Government urged to provide certainty over future of health and safety
The Institution of Occupational Safety and Health (IOSH) has urged the UK Government to provide assurance and certainty on the future of the UK’s health and safety system, calling on any newly elected administration following the 12 December general election to prioritise workplace health and safety and publicly support the compelling economic case and social value of the UK’s world-leading health and safety system and regulatory regime.
IOSH is urging the next administration to:
- Reskill the UK for a safer, healthier, sustainable future.
- Radically improve the nation’s occupational health system.
- Design good work into all public investment and infrastructure programmes.
- Tackle exploitation of vulnerable workers and poor working conditions.
- Urgently implement national building and fire safety reforms.
The IOSH Manifesto ‘Towards a safe and healthy world of work’, highlights key OSH themes for UK and other Governments to help ensure a safe, healthy and sustainable future.
Richard Jones, Head of Policy and Regulatory Engagement at IOSH, said:
“With an ageing workforce, technological changes, more insecure and ‘gig’ working, higher numbers of small-to-medium-sized enterprises (SMEs) and self-employed – as well as increased overall employment figures – the need for better workplace health management in the UK is fast-reaching a crescendo.
“As the UK heads for a new government, it’s vital that public policy focus on health at work is properly prioritised. We need to tackle the record numbers of cases of work-related stress, depression or anxiety (last year reaching 602,000 cases) and the 300,000 people with long-term mental health problems losing their jobs each year.
“Good health and safety is good for business and effective regulation helps ensure many millions of lives and livelihoods are protected each and every day.”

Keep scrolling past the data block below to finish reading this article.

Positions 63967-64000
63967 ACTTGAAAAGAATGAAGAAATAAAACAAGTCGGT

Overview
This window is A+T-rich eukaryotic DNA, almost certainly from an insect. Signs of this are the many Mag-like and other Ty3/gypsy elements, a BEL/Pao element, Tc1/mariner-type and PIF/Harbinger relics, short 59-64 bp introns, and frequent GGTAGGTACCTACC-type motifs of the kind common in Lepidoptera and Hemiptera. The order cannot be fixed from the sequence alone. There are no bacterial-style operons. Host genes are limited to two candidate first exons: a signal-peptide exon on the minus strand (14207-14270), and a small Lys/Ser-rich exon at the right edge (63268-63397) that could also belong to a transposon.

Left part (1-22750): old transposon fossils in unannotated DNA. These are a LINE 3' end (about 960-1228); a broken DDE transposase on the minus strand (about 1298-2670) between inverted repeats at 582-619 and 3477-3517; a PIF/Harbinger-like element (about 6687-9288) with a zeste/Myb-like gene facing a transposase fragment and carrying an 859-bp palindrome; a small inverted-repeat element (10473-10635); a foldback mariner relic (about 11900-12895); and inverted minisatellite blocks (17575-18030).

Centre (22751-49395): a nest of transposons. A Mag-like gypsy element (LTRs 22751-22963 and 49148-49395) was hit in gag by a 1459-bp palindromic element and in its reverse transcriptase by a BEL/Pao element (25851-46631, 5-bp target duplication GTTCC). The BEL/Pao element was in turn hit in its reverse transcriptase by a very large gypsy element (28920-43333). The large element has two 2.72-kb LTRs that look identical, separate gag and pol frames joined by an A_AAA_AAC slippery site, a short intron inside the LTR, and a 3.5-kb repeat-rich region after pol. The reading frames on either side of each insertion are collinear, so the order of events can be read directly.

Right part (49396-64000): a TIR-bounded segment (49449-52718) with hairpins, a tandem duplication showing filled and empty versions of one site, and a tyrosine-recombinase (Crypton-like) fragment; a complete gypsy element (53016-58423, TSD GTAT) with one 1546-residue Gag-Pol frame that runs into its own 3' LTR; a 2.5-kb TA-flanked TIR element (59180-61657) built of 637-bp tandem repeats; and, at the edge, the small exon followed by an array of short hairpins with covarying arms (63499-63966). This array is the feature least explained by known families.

Figures released by the Health and Safety Executive (HSE) highlight the urgent need for ongoing action. These Great Britain’s safety and health costs at around £15 billion, plus an additional £12bn for new cases of occupational cancer.
An article by Richard Jones, Head of Policy and Regulatory Engagement at IOSH, on why the new government must prioritise workplace health is available on the IOSH Magazine website.
Meanwhile, the HSE has assured businesses that their duties to protect the health and safety of people affected by their work will not change after Brexit.
The HSE’s guidance, health and safety made simple: the basics for your business, will continue to help employers to comply with the law, and, the health and safety body says, businesses should continue to manage risk in a proportionate way.
The HSE has made minor amendments to regulations to remove EU references but legal requirements will remain the same as they are now. Health and safety standards will be maintained.
Guidance to help businesses prepare in the event the UK leaves the EU without a deal (and therefore without an implementation period), is also available on the website.